In the last blog, I have mentioned “exceptionalism” and “everydayness”, two qualities of internet celebrity introduced by the author of the book. She reinforced that these qualities could pave way to successful stardom on the internet. Gamson (2007) and Turner (2006) also supported that one has to undergo a certain process of “celebrification” to become a celebrity. Although it seems like that having these qualities increases the possibility to become famous in the virtual world, we might question whether they are the most proper ways for an internet celebrity. To probe into this, I would look into “exclusivity” and “exoticism”, the other two qualities put forward by the author, in the following sections.
“The Rich Kids of Instagram” is a particular phenomenon brought up in the book to illustrate how “exclusivity” could benefit an internet celebrity. Many internet celebrities ascend to fame by showcasing of their extraordinary experience that common people could hardly try due to the need of high “economic capital” (Bourdieu, 1986). YouTuber Byron Denton did a social experiment by faking a luxurious life on his Instagram to see how people would react. The result of ever-increasing followers, likes and views implicated that these “exclusive” lifestyles could easily draw people’s attention.
Travel blogger Carolyn Stritch also conducted a similar experiment which reveals how social media influencers use fake photos to make up a sense of “exclusivity”. From both experiments, we could see how easy it is to pretend to be rich on social media simply by photo editing. The dishonest practice on social media has raised critical attention and the antipathy of these ostentatious posts started to grow among the public. For instance, people started “anti-rich kids of Instagram” campaigns to support posting real and ordinary photos and mock the luxury lifestyle posts. This wave of opposition shows that “exclusivity” could be worthless for an internet celebrity when people anticipate senses of reality on social media.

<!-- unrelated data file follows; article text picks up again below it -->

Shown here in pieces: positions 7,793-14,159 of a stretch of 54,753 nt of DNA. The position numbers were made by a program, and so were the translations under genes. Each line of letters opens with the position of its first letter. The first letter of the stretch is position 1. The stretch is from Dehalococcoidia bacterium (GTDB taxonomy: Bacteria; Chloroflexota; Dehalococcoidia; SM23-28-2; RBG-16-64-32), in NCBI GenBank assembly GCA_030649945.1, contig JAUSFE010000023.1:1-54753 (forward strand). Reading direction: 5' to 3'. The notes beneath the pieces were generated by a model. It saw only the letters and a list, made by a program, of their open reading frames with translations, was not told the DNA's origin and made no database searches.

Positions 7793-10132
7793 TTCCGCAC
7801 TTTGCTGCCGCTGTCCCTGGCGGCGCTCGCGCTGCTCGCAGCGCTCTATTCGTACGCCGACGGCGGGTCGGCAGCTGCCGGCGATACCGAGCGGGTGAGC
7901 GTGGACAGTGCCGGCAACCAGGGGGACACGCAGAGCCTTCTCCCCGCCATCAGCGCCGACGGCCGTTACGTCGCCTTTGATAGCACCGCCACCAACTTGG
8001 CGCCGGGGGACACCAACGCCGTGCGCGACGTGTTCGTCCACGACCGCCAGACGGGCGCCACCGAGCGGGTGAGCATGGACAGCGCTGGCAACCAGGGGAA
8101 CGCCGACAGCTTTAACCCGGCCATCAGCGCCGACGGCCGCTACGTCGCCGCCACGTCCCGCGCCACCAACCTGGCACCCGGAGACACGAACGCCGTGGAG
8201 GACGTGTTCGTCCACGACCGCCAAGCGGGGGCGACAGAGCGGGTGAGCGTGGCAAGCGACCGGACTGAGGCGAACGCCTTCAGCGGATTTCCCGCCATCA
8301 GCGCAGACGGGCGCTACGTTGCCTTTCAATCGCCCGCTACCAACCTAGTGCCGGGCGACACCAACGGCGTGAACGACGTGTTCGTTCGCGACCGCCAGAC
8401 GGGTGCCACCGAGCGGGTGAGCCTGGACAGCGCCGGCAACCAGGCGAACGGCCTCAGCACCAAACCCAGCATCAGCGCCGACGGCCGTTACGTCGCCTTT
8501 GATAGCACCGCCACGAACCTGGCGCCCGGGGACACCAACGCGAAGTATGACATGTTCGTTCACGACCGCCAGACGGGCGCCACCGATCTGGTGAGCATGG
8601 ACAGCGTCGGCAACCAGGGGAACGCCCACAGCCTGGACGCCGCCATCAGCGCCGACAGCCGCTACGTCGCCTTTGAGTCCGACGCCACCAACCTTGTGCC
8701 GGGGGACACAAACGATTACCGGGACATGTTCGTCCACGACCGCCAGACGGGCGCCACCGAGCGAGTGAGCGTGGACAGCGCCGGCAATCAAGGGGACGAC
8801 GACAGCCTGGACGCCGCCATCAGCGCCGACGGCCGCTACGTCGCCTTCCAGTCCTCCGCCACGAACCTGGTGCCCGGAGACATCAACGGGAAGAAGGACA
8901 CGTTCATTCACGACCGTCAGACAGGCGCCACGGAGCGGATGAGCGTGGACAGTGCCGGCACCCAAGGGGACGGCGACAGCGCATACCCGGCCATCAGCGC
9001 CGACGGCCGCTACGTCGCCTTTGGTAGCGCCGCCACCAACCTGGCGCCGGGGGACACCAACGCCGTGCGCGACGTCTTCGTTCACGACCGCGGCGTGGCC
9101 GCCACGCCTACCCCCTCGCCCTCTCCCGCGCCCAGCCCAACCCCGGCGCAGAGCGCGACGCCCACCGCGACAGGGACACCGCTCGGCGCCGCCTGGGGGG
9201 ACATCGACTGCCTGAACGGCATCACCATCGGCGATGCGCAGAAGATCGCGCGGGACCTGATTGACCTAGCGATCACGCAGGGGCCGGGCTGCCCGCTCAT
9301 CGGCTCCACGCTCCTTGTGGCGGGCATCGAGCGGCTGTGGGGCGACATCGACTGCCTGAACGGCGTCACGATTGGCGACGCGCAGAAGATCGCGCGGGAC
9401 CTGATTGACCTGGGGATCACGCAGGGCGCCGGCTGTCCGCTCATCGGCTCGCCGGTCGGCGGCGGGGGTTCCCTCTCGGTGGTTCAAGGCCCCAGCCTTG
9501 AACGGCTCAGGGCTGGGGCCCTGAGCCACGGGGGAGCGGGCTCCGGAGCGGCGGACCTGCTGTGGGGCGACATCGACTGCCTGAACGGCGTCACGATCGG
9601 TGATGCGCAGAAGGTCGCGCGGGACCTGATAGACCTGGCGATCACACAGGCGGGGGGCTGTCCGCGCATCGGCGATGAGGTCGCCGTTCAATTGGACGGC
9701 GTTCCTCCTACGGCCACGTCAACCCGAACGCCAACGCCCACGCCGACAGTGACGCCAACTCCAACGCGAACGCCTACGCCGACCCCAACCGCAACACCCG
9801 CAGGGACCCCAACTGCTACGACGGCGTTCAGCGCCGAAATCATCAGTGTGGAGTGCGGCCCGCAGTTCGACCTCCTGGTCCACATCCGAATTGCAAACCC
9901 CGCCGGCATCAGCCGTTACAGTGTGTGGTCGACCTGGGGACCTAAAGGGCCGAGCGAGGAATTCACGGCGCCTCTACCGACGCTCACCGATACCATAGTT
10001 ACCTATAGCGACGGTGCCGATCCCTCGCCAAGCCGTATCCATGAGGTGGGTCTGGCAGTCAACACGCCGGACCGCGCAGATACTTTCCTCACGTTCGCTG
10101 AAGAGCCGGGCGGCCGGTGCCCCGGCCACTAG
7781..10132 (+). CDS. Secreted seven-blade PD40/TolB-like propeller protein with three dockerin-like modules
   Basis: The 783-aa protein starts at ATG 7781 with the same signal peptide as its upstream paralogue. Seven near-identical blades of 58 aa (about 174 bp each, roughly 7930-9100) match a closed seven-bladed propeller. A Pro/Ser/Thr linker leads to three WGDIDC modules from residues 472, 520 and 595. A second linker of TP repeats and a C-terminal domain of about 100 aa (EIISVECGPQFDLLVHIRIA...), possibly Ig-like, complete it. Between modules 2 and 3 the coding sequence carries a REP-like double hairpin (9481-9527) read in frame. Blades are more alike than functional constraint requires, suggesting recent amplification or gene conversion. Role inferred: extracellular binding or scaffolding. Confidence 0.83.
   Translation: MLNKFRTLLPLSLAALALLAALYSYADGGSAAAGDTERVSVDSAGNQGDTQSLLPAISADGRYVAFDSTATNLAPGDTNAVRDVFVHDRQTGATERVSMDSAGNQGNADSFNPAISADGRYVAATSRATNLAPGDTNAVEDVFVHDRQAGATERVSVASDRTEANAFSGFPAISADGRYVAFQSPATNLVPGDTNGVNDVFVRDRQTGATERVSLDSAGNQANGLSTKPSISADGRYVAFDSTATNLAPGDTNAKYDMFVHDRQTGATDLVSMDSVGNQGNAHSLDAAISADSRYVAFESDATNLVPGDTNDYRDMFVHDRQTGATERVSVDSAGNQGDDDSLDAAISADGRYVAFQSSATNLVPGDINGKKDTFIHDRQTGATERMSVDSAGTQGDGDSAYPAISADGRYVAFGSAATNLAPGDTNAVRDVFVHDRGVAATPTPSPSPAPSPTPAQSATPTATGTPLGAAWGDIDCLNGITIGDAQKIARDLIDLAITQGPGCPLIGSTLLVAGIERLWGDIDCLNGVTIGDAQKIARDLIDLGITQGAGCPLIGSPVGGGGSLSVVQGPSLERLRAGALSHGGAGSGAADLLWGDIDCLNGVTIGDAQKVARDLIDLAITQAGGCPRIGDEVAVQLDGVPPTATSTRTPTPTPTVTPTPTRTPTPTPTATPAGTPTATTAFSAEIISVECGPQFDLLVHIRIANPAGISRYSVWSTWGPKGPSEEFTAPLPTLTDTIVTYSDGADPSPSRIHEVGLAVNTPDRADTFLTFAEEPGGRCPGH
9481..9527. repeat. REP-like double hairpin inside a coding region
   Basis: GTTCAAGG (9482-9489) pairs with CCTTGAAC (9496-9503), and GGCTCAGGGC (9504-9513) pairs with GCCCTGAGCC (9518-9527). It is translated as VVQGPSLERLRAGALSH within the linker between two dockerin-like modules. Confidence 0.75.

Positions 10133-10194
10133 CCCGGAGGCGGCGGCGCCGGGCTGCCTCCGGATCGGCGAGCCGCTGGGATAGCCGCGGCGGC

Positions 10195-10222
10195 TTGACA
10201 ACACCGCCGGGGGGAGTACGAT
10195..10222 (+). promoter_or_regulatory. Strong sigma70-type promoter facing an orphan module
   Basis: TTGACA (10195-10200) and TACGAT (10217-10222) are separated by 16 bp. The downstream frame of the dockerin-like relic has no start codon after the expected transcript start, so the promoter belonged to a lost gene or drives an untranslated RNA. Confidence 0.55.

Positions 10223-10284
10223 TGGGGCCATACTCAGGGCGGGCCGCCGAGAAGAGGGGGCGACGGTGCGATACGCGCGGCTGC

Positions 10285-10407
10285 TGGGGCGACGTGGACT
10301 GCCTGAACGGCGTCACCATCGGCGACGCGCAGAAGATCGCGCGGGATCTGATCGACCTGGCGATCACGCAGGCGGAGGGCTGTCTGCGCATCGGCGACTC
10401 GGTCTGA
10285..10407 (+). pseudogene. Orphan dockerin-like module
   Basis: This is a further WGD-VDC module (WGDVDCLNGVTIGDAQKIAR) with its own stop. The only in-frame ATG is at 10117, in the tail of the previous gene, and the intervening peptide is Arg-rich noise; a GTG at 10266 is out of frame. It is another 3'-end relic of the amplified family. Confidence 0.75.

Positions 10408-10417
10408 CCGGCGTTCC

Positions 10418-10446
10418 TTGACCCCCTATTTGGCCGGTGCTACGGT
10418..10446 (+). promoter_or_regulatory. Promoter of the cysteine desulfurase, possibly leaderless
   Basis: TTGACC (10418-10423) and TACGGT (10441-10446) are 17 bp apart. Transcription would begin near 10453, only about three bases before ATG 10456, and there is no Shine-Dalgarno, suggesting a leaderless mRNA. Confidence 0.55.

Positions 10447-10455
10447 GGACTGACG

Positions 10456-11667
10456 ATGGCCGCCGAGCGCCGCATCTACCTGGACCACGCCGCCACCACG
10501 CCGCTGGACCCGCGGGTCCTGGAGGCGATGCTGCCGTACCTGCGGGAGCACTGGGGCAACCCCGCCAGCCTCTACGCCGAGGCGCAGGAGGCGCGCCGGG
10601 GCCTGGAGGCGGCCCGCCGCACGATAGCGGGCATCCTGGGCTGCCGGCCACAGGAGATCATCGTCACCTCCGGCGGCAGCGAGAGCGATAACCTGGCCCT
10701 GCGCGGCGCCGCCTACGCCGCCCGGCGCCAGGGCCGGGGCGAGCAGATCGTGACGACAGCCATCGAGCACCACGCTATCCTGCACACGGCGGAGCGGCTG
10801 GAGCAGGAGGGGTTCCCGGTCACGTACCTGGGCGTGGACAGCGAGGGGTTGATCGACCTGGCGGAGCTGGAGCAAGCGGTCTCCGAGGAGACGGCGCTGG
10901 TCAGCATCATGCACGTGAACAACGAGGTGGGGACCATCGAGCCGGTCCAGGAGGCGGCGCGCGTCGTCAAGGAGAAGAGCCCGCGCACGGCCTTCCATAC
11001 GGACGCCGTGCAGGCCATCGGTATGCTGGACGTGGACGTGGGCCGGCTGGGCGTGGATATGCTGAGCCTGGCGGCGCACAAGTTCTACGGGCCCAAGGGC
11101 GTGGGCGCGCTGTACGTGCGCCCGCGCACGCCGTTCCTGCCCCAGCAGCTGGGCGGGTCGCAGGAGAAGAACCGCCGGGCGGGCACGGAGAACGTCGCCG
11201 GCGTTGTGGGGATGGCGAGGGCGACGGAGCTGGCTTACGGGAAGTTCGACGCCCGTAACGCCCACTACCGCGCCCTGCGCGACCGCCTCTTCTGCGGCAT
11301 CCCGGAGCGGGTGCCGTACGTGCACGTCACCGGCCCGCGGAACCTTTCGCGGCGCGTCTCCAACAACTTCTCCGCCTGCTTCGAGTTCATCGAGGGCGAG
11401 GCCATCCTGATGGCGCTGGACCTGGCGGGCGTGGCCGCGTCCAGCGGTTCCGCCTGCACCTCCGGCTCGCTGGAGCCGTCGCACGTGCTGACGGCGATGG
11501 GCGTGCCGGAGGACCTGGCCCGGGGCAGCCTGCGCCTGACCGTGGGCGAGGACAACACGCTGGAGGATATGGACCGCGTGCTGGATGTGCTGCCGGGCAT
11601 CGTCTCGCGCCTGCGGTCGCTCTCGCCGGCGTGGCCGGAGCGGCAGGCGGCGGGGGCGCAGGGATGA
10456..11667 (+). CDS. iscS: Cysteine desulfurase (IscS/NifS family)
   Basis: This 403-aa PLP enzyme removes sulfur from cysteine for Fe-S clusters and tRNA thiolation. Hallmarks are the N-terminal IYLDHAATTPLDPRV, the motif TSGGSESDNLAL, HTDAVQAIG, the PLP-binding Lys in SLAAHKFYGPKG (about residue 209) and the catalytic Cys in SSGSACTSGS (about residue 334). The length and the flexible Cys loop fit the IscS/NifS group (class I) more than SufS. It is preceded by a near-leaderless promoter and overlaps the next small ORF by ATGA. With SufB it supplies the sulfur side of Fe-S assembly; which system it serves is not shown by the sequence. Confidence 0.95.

Based on the account of the book, internet celebrities who document their cultural distinctiveness on social media have the quality of “exoticism” which could attract audience of different cultures. According to Bourdieu (1986), people are curious to cultures of other places, thus one would have “cultural capital” if he/she is showing own cultural practices to the others. For example, YouTuber Liziqi, who is known for traditional Chinese handicraft and cooking in rural village, has captivated more than 13 million followers. Commentary from The New York Times supported that Liziqi’s videos could inspire foreign people by showing a totally different way of living.
However, it is worthy to note that the “exoticism” of internet celebrities is largely due to emphasis on their race, gender etc. Dave Schilling of The Guardian pointed out that many internet celebrities, be it eyewitness viral stars or influencers, are taking advantage of racial or gender stereotypes while missing out the possible repercussions such as intensifying bias on specific groups. Therefore, the ethic position of an “exotic” internet celebrity is still controversial.
Weighing the pros and cons, I contend that the qualities mentioned above are not surefire ways to attain fame. Meanwhile, I think ones should not limt themselves as there are no absolute criteria for an internet celebrity.
Abidin, C. (2018). Internet Celebrity: Understanding Fame Online. Emerald.
Bourdieu, P. (1986). The forms of capital . In J. G. Richardson (Ed.), Handbook of theory and research for the sociology of education(pp. 241–258). essay, Greenwood.
Gamson, J. (2007). Claims to fame: celebrity in contemporary America. University of California Press.
Turner, G. (2006). The mass production of celebrity. International Journal of Cultural Studies, 9(2), 153–165. https://doi.org/10.1177/1367877906064028